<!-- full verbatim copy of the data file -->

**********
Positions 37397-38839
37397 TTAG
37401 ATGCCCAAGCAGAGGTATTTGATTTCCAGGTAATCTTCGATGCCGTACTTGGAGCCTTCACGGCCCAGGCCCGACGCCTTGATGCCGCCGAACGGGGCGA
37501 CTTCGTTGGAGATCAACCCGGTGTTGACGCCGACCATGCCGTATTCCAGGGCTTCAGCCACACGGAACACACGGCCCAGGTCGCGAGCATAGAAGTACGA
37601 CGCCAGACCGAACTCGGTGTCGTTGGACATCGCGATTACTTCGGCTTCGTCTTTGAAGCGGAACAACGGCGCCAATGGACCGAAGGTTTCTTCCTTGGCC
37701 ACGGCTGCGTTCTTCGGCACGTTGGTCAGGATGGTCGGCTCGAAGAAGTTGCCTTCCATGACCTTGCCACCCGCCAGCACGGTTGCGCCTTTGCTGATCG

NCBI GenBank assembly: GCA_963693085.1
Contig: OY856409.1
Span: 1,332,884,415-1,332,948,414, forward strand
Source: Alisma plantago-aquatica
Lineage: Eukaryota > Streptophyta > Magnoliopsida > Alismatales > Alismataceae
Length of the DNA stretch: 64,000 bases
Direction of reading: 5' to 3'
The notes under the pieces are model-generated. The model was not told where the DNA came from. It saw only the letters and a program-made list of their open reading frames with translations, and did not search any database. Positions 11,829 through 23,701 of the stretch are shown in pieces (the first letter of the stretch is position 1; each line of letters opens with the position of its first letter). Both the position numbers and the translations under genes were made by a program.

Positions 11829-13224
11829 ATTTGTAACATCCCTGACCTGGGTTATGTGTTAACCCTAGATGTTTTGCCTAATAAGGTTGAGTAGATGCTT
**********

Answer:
Positions 37397-38839
37397 TTAG
37401 ATGCCCAAGCAGAGGTATTTGATTTCCAGGTAATCTTCGATGCCGTACTTGGAGCCTTCACGGCCCAGGCCCGACGCCTTGATGCCGCCGAACGGGGCGA
37501 CTTCGTTGGAGATCAACCCGGTGTTGACGCCGACCATGCCGTATTCCAGGGCTTCAGCCACACGGAACACACGGCCCAGGTCGCGAGCATAGAAGTACGA
37601 CGCCAGACCGAACTCGGTGTCGTTGGACATCGCGATTACTTCGGCTTCGTCTTTGAAGCGGAACAACGGCGCCAATGGACCGAAGGTTTCTTCCTTGGCC
37701 ACGGCTGCGTTCTTCGGCACGTTGGTCAGGATGGTCGGCTCGAAGAAGTTGCCTTCCATGACCTTGCCACCCGCCAGCACGGTTGCGCCTTTGCTGATCG

NCBI GenBank assembly: GCA_963693085.1
Contig: OY856409.1
Span: 1,332,884,415-1,332,948,414, forward strand
Source: Alisma plantago-aquatica
Lineage: Eukaryota > Streptophyta > Magnoliopsida > Alismatales > Alismataceae
Length of the DNA stretch: 64,000 bases
Direction of reading: 5' to 3'
The notes under the pieces are model-generated. The model was not told where the DNA came from. It saw only the letters and a program-made list of their open reading frames with translations, and did not search any database. Positions 11,829 through 23,701 of the stretch are shown in pieces (the first letter of the stretch is position 1; each line of letters opens with the position of its first letter). Both the position numbers and the translations under genes were made by a program.

Positions 11829-13224
11829 ATTTGTAACATCCCTGACCTGGGTTATGTGTTAACCCTAGATGTTTTGCCTAATAAGGTTGAGTAGATGCTT